Is a Pumpkin a Squash? Understanding Cucurbitas

Learn the difference between Cucurbita pepo and Cucurbita maxima squash – and where “pumpkins” fit into the family.


| Fall 2016



Pile of pumpkins

Pumpkins are a distinct part of American culture, especially during fall.

Photo by Michelle Pellot

It’s somewhat difficult to come up with a backyard garden crop more a part of American culture than that plump, round, ribbed, vining fruit that we look forward to honoring every fall. Of course, corn makes the world go ‘round — but not sweet corn like you find in the typical backyard garden. Americans also consume about a potato per day on average. And who doesn’t like green beans? Yet all those backyard crops take a back seat each fall as families head into the pumpkin patch, gather around the picnic table to carve jack-o’-lanterns, and in the end enjoy a delicious squash pie at Thanksgiving. Wait … squash?

The simplest maxim is all pumpkins are squash, but not all squash are pumpkins. So what is a pumpkin, and why do we care? Botanists call one particular group of squash, which belongs to one particular species, pumpkins. The species, Cucurbita pepo, differs from all other species of squash in certain characteristics, such as its leaves and stem. The classic orange fruit, whether big or small, round or oblong, is what botanists routinely agree is a pumpkin. Not everyone else, though, is on the same page. Let’s try to get to the bottom of it, shall we?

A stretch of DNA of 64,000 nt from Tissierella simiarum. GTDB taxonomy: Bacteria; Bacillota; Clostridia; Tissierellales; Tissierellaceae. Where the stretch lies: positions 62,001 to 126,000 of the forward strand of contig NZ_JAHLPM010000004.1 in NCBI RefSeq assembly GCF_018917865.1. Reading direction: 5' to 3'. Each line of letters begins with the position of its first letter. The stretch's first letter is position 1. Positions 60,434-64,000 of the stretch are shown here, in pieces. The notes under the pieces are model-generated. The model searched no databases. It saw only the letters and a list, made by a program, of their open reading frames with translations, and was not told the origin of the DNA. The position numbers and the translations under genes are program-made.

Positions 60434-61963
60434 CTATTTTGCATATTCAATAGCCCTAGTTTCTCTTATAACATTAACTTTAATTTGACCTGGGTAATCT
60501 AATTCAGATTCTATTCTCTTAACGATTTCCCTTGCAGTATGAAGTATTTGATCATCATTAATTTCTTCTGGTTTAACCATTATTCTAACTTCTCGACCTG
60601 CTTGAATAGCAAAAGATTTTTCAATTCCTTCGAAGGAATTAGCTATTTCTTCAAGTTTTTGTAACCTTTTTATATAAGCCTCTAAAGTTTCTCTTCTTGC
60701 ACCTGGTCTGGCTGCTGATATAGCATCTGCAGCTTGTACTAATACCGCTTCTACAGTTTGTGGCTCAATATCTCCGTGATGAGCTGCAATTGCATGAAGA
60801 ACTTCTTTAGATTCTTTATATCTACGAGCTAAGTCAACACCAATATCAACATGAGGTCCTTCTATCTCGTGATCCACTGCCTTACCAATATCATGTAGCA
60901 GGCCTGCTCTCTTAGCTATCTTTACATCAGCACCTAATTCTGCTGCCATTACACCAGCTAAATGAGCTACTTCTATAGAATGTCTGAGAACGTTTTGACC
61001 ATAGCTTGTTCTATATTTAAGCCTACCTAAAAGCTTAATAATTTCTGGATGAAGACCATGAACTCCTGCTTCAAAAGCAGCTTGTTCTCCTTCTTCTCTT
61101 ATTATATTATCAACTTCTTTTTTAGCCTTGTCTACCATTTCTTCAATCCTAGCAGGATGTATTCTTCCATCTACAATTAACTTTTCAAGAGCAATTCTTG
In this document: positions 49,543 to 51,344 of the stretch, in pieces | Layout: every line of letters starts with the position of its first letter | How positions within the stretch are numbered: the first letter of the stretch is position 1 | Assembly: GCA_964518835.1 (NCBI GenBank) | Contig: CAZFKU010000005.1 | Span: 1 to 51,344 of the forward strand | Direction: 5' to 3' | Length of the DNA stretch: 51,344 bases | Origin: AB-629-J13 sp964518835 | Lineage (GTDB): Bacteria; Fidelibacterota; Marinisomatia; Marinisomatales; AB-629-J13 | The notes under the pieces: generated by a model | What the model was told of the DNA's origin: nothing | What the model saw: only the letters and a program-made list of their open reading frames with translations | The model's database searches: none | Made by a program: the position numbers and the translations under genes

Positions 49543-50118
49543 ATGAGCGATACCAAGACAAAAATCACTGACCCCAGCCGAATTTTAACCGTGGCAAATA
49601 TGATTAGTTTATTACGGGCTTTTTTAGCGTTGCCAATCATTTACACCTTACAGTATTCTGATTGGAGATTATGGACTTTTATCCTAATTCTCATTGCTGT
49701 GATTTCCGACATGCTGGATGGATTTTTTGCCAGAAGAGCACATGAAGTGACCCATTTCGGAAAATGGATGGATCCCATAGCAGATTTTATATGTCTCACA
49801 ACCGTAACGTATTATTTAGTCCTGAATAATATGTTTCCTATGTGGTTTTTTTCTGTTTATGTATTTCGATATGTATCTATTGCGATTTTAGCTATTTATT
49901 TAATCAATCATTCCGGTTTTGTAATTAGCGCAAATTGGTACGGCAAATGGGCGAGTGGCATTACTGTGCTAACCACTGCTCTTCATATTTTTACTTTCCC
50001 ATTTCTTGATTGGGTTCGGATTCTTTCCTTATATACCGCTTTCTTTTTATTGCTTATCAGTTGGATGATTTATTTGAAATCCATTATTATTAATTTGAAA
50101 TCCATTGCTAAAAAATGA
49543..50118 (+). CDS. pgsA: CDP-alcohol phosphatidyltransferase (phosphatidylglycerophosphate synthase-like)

C. pepo squash include scallop (var. clypeata), zucchini (var. cylindrica), yellow summer squash, the winter varieties of acorn (var. turbinata), pumpkin (var. pepo), and spaghetti squash, among others. One difference between summer and winter squash is that we eat summer squash before the seeds have hardened and the fruit has ripened, while we eat winter squash only after the fruit has matured.

The Domestication of Cucurbita Pepo

Let’s wind back thousands of years. Some 8,000 to 10,000 years ago, Native Americans domesticated C. pepo squash from wild gourds in Mexico. What these squash were really like is unclear, but they may have been cultivated only for their seeds at first and, in some cases, for their hard shells. What we do know is that these first domesticated fruits contained the distinctive orange pigmentation of true pumpkins.

Fast forward four or five thousand years to eastern North America, where a second group of Native Americans domesticated another gourd — the Ozark wild gourd (C. pepo var. ozarkana) — and created a whole new line of C. pepo squash cultivars, possessing green, white, and yellow skin colors and a vast array of fruit types. These all had, and still have, the ability to cross-pollinate with each other. Cucurbita pepo is one of the most variable species in the world for fruit shape. If you let your zucchini cross-pollinate with your acorn squash and grow out the seeds, you’ll see what I mean.

By the time Columbus came to America, Native American agriculture was in full swing, including the extensive cultivation of corn, beans, squash, sunflowers, and Jerusalem artichokes in the eastern section of the continent. The squash species in the northeast was primarily C. pepo, with some cultivation of Cucurbita argyrosperma in the more southwestern reaches of eastern America. The C. pepos had a wide array of fruit types, including what we typically call gourds, similar to the types grown for Halloween today. There were also types of scallop summer squash, acorn winter squash, and our familiar orange pumpkin.





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